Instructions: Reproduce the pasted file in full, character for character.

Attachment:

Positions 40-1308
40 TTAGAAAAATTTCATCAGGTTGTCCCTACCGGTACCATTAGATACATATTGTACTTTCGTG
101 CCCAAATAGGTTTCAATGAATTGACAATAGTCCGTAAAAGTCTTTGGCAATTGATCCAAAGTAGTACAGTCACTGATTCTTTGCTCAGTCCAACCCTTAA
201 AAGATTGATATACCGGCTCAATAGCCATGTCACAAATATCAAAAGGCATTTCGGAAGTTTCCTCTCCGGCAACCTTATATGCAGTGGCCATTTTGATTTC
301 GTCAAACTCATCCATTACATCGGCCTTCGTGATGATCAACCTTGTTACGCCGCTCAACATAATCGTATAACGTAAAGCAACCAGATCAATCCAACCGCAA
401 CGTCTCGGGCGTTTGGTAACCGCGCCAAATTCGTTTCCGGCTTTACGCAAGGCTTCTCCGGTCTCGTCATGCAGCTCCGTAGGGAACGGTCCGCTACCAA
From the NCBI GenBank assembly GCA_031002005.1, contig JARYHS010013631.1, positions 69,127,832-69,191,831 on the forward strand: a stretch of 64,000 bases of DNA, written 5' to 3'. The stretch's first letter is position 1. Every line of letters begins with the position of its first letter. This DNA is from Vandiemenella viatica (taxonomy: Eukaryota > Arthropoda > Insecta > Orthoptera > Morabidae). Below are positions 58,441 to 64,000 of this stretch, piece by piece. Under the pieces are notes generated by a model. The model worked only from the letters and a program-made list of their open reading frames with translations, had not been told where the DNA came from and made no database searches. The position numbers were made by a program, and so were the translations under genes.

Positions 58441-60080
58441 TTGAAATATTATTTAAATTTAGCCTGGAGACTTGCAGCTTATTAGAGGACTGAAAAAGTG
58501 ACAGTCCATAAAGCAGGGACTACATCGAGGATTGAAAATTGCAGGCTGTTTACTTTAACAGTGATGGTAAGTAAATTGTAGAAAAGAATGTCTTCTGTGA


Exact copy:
Positions 40-1308
40 TTAGAAAAATTTCATCAGGTTGTCCCTACCGGTACCATTAGATACATATTGTACTTTCGTG
101 CCCAAATAGGTTTCAATGAATTGACAATAGTCCGTAAAAGTCTTTGGCAATTGATCCAAAGTAGTACAGTCACTGATTCTTTGCTCAGTCCAACCCTTAA
201 AAGATTGATATACCGGCTCAATAGCCATGTCACAAATATCAAAAGGCATTTCGGAAGTTTCCTCTCCGGCAACCTTATATGCAGTGGCCATTTTGATTTC
301 GTCAAACTCATCCATTACATCGGCCTTCGTGATGATCAACCTTGTTACGCCGCTCAACATAATCGTATAACGTAAAGCAACCAGATCAATCCAACCGCAA
401 CGTCTCGGGCGTTTGGTAACCGCGCCAAATTCGTTTCCGGCTTTACGCAAGGCTTCTCCGGTCTCGTCATGCAGCTCCGTAGGGAACGGTCCGCTACCAA
From the NCBI GenBank assembly GCA_031002005.1, contig JARYHS010013631.1, positions 69,127,832-69,191,831 on the forward strand: a stretch of 64,000 bases of DNA, written 5' to 3'. The stretch's first letter is position 1. Every line of letters begins with the position of its first letter. This DNA is from Vandiemenella viatica (taxonomy: Eukaryota > Arthropoda > Insecta > Orthoptera > Morabidae). Below are positions 58,441 to 64,000 of this stretch, piece by piece. Under the pieces are notes generated by a model. The model worked only from the letters and a program-made list of their open reading frames with translations, had not been told where the DNA came from and made no database searches. The position numbers were made by a program, and so were the translations under genes.

Positions 58441-60080
58441 TTGAAATATTATTTAAATTTAGCCTGGAGACTTGCAGCTTATTAGAGGACTGAAAAAGTG
58501 ACAGTCCATAAAGCAGGGACTACATCGAGGATTGAAAATTGCAGGCTGTTTACTTTAACAGTGATGGTAAGTAAATTGTAGAAAAGAATGTCTTCTGTGA